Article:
Joanne Chesimard, the Black Liberation Army militant who fled prison for Cuba after being convicted of killing a New Jersey state trooper in 1973, was added to the FBI most-wanted terrorist list, and a reward doubled to $2 million.
New Jersey is offering $1 million for information leading to Chesimard’s capture, on top of an earlier $1 million reward from the Federal Bureau of Investigation, state Attorney General Jeffrey Chiesa said in a statement today, the 40th anniversary of the execution-style killing on May 2, 1973. She is the first woman on the FBI’s most-wanted terrorist list.
“Justice has no expiration date and our resolve to capture Joanne Chesimard does not diminish with the passage of time,” Chiesa said in the statement. “We hope that this augmented reward will spur action that will bring Chesimard back.”
Chesimard, born in New York, was a prominent member of the Black Panther Party and later joined the Black Liberation Army, a revolutionary activist group that claimed responsibility for the murder of several police officers in the U.S. in the 1970s, the FBI said on its website. She was found guilty of first- degree murder in 1977 and sentenced to life in prison for killing Trooper Werner Foerster in a shootout on the New Jersey Turnpike.
Chesimard escaped in 1979 from a lockup in Clinton, New Jersey, with help from a “coalition of radical, domestic terror groups” who took two guards hostage during an armed assault at the facility, authorities said.
Chesimard, 65, who now goes by the name Assata Shakur, lived underground before being located in Cuba in 1984. She is still living on the island, according to Chiesa’s statement.
“She attends government functions and her standard of living is higher than most Cubans,” Chiesa said.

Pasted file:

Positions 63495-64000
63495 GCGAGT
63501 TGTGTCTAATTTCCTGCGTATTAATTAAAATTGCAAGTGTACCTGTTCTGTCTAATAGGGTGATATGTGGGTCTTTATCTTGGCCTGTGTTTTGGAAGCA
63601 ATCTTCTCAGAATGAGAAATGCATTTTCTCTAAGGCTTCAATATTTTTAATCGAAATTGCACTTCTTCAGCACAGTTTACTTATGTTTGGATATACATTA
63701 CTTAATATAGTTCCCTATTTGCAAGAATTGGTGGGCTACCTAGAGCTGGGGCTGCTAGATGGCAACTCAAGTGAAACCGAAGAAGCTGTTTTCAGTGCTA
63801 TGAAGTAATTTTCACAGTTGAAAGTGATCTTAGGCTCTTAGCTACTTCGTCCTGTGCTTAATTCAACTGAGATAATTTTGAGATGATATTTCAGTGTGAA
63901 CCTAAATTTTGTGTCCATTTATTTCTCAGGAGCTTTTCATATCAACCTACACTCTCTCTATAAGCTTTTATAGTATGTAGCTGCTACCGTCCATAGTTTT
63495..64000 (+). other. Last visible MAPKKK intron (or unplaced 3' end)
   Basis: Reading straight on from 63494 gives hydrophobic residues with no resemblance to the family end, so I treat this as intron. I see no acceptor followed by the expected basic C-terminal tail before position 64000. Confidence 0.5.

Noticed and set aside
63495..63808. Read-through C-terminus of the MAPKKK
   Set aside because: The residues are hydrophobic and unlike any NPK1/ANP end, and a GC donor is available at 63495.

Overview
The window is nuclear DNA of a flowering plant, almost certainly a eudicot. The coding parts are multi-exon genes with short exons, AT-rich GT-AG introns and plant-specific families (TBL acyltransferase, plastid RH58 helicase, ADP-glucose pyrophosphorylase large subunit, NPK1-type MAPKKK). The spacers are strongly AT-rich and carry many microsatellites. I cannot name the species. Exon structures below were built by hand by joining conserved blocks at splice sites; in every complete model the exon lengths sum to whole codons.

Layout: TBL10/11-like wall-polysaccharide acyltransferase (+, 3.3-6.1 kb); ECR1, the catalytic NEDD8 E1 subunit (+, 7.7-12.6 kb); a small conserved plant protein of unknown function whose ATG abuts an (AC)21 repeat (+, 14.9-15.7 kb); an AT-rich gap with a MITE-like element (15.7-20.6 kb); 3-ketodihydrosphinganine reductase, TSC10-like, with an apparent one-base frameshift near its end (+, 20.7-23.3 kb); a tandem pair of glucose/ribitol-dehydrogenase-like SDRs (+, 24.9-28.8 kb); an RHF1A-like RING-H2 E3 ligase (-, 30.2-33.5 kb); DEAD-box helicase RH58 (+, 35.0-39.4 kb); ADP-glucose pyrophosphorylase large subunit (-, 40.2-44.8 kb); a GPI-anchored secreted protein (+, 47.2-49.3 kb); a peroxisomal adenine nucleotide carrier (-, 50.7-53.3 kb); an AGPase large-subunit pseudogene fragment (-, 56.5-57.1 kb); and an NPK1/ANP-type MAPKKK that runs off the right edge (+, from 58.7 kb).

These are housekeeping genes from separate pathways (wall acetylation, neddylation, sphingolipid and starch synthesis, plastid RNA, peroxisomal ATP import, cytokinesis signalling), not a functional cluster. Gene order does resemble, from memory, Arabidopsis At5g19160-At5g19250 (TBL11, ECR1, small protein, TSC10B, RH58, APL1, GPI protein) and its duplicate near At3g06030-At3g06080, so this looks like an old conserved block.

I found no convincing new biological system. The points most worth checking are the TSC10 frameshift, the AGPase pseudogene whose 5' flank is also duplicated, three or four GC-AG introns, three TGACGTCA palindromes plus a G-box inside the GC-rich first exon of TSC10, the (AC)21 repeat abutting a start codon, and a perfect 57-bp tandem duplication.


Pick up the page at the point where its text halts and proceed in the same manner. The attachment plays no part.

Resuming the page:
The murder took place after Foerster and another trooper, James Harper, stopped Chesimard and two accomplices for a motor vehicle violation, the FBI said. Chesimard, who was wanted for her involvement in felonies including bank robbery, and the two others opened fire on the troopers “seemingly without provocation,” using semiautomatic handguns, the FBI said.
Harper, who mortally wounded one of the assailants, was shot by Chesimard in the shoulder and returned fire, injuring her, the FBI said. Foerster engaged in hand-to-hand combat with the driver of the vehicle, Clark Squire, and was injured. He was then fatally shot “execution-style at point-blank range” on the side of the road with his own gun, the agency said.
“Chesimard’s jammed handgun was found at Foerster’s side,” Chiesa’s office said in today’s statement.
The three shooters fled the scene and abandoned their car five miles away. Chesimard and Squire, the other surviving shooter, were caught.
The FBI describes her as having scars on her chest, left shoulder, abdomen and left knee. She has used birthdays in 1947 and 1952 and may wear African tribal clothing, the agency said.
Squire, the imprisoned accomplice who goes by the name Sundiata Acoli, lost a bid for parole in August 2004, after 30 years in prison. The parole board said that he should remain locked up because his account of the gun battle contradicted evidence at his 1974 trial. Squire is serving a life sentence in a federal prison in Cumberland, Maryland.
Chiesa said the state’s share of the reward will come from forfeiture funds.
To contact the reporter on this story: Erik Larson in New York at firstname.lastname@example.org.
To contact the editor responsible for this story: Michael Hytha at email@example.com.